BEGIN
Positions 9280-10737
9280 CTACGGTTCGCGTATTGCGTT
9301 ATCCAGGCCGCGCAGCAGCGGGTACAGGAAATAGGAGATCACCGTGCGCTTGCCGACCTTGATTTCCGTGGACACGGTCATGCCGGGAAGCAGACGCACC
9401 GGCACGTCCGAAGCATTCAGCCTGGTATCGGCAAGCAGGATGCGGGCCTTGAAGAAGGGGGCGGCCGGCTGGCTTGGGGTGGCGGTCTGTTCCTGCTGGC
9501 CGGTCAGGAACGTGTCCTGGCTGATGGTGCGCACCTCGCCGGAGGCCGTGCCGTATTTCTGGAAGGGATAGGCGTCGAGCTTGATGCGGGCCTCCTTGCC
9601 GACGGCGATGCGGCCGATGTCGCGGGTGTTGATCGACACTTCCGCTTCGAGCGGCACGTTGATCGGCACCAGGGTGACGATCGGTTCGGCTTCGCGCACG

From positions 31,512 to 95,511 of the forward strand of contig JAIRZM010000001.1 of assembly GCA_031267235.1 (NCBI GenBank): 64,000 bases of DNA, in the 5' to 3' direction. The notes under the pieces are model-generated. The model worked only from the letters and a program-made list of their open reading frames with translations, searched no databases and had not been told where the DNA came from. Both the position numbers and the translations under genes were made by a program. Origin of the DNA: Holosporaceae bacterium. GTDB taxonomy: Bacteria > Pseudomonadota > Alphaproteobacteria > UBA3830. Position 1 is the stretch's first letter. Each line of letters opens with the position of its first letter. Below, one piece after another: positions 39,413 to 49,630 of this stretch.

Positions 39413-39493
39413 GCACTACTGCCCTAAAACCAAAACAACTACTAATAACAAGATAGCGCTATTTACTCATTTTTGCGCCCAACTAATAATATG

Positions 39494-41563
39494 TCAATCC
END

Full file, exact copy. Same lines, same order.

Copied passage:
Positions 9280-10737
9280 CTACGGTTCGCGTATTGCGTT
9301 ATCCAGGCCGCGCAGCAGCGGGTACAGGAAATAGGAGATCACCGTGCGCTTGCCGACCTTGATTTCCGTGGACACGGTCATGCCGGGAAGCAGACGCACC
9401 GGCACGTCCGAAGCATTCAGCCTGGTATCGGCAAGCAGGATGCGGGCCTTGAAGAAGGGGGCGGCCGGCTGGCTTGGGGTGGCGGTCTGTTCCTGCTGGC
9501 CGGTCAGGAACGTGTCCTGGCTGATGGTGCGCACCTCGCCGGAGGCCGTGCCGTATTTCTGGAAGGGATAGGCGTCGAGCTTGATGCGGGCCTCCTTGCC
9601 GACGGCGATGCGGCCGATGTCGCGGGTGTTGATCGACACTTCCGCTTCGAGCGGCACGTTGATCGGCACCAGGGTGACGATCGGTTCGGCTTCGCGCACG

From positions 31,512 to 95,511 of the forward strand of contig JAIRZM010000001.1 of assembly GCA_031267235.1 (NCBI GenBank): 64,000 bases of DNA, in the 5' to 3' direction. The notes under the pieces are model-generated. The model worked only from the letters and a program-made list of their open reading frames with translations, searched no databases and had not been told where the DNA came from. Both the position numbers and the translations under genes were made by a program. Origin of the DNA: Holosporaceae bacterium. GTDB taxonomy: Bacteria > Pseudomonadota > Alphaproteobacteria > UBA3830. Position 1 is the stretch's first letter. Each line of letters opens with the position of its first letter. Below, one piece after another: positions 39,413 to 49,630 of this stretch.

Positions 39413-39493
39413 GCACTACTGCCCTAAAACCAAAACAACTACTAATAACAAGATAGCGCTATTTACTCATTTTTGCGCCCAACTAATAATATG

Positions 39494-41563
39494 TCAATCC